For a party moving away from the single-issue focus towards the populist radical right archetype common to other European nations, the cause of the party’s downfall was quintessentially single-issue – victory in the June 2016 referendum on EU membership deprived the party of its founding objective. Given the government’s evident commitment to pursuing Brexit – ‘Brexit means Brexit’, as Prime Minister Theresa May helpfully clarified – and UKIP’s own descent back into internecine score-settling after Farage’s departure, the vast majority of UKIP supporters preferred to back a Tory party now onside on the issue of Europe, as well as immigration. Using promises of a hard Brexit, grammar schools and a free vote on fox-hunting, May and the Conservatives were able to poach a large portion of the UKIP electorate – albeit while losing socially progressive Conservative voters to Labour. The individual data in the UK SCoRE survey suggest that about half (49%) of UKIP voters of 2015 moved to the Tories in 2017 (unweighted data based on self-reported votes in 2015 and 2017).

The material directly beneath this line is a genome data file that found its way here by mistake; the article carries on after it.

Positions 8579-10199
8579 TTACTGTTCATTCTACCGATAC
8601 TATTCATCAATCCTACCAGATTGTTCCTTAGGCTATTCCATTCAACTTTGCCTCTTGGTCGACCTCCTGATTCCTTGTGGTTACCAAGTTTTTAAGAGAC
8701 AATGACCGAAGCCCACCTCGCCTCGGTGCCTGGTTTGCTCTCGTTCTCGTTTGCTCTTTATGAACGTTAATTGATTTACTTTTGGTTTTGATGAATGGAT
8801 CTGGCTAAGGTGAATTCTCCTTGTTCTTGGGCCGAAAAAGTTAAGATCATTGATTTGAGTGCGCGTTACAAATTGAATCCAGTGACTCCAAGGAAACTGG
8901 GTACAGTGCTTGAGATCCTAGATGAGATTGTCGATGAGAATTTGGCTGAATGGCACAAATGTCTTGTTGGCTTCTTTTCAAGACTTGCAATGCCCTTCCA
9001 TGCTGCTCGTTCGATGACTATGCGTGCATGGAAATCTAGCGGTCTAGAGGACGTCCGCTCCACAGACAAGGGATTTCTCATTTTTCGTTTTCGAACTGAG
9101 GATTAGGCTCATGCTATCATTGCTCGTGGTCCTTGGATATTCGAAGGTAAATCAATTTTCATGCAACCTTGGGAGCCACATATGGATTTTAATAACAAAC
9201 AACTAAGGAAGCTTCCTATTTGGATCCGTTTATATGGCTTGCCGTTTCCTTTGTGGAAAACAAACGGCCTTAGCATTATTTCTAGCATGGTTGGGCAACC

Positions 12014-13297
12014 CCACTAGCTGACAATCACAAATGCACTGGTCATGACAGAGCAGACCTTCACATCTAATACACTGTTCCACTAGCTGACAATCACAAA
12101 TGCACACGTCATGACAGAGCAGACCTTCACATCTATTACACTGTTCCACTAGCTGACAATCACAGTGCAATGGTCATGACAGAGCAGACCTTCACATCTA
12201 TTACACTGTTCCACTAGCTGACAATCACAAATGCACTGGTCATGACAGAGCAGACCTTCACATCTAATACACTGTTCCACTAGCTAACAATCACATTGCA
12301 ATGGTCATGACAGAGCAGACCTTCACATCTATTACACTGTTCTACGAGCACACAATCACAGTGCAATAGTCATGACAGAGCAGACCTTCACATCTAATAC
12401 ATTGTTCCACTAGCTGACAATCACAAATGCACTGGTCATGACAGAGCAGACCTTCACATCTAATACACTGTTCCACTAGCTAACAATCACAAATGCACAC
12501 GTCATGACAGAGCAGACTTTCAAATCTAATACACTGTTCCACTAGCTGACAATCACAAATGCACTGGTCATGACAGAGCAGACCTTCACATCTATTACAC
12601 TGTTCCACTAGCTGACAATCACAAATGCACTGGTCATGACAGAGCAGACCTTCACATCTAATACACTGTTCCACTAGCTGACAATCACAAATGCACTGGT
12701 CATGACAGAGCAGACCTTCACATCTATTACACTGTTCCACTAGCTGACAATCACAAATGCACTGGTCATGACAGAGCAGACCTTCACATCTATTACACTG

If we compare UKIP’s electoral performance between the 2015 and 2017 General Elections (see Figures 1 and 2), we can see the spatial dimension of their loss of support. With the party posting significantly fewer candidates than in 2015 – 377 in total – UKIP was running a far more peripheral campaign in 2017. The largest net losses are visible in some of its former strongholds in the East – Clacton, South Thanet, Boston and Skegness – as well as Midlands and South Yorkshire constituencies in, for example, Doncaster, Dudley, Rotherham and Mansfield where the party had won around a quarter of the vote in 2015. Lower losses in the inner London constituencies simply correspond to the much lower vote share enjoyed there even in 2015. Only Thurrock and Hartlepool managed double-digit vote shares – 20% and 11.5% respectively – and the only constituency to see a positive result was Cumbernauld, Kilsyth and Kirkintilloch East, where a UKIP candidate stood for the first time, albeit winning only 1.4%. An inter-quartile range of 9.7 in 2015, indicating a spread of winning and losing constituencies, drops to 2.2 in 2017 – little variation for the bulk of constituencies back to marginal party status.